In the latest blog in Microsoft's excellent series on Windows 8 development, the company goes into detail on its new operating system's power management practices. There's an intense amount of detail, but Microsoft focused on the concept of "focus on the foreground" — Metro apps will act much like modern smartphone apps, with background apps using minimal resources based on a specific set of background capabilities. Microsoft goes on to outline the three possible states of apps: actively running in the foreground, suspended in the background, and performing a defined activity in the background.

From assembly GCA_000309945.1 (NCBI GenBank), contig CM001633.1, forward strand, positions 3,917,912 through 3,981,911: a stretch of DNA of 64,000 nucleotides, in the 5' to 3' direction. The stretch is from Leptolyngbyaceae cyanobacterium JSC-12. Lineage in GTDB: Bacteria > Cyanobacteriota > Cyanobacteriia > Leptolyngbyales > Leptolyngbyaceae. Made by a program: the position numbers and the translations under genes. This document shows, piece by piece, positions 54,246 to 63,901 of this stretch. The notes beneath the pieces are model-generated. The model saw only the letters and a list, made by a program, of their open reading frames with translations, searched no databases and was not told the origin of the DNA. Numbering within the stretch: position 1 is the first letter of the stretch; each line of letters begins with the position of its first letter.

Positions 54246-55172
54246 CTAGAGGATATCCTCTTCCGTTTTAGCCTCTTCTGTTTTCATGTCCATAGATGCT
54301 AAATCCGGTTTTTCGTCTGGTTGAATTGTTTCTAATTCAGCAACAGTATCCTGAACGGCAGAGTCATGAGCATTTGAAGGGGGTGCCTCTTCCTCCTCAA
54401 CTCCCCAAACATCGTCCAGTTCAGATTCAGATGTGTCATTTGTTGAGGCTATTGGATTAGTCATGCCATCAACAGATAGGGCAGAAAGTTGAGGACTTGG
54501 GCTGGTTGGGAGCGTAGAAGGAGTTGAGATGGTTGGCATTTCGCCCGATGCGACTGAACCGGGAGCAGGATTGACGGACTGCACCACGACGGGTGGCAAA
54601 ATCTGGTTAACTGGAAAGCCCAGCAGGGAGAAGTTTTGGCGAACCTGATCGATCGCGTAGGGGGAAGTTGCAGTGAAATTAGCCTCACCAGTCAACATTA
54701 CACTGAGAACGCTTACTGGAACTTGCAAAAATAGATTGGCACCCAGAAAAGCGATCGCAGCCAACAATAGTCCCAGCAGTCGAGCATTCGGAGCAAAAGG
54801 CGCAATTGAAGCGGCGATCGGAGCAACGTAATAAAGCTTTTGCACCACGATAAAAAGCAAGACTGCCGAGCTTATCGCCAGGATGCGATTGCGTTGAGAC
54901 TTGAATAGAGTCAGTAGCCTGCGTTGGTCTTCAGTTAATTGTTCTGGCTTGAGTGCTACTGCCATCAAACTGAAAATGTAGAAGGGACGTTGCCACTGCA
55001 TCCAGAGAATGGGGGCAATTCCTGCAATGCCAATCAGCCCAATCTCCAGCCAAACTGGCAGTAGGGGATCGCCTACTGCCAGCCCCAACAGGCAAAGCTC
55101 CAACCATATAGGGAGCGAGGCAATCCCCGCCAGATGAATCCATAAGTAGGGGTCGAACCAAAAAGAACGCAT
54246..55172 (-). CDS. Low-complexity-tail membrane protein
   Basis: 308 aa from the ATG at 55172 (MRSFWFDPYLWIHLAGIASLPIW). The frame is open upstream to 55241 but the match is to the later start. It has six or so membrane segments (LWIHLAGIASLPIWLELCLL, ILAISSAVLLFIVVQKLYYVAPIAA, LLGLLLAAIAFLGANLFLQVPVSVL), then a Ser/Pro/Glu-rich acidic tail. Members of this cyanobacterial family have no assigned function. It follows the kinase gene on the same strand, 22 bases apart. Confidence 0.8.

While each scenario is fairly self-explanatory, Microsoft goes into detail on each one, outlining situations in which they occur and in which they might not behave as expected. For example, in some cases Windows 8 will remove an app from its suspended state and terminate it to free up memory for other active processes, a process that bears a lot of similarities to how OS X Lion uses automatic termination on apps to free up memory if necessary. There's also a full, detailed list of the available background processes for Metro-style apps as well as scenarios in which they might be used. It's clear Microsoft is taking power management seriously in Windows 8 Metro, and we think a big part of that is Office 15 for ARM, which we know the company wants to run properly and efficiently in desktop mode.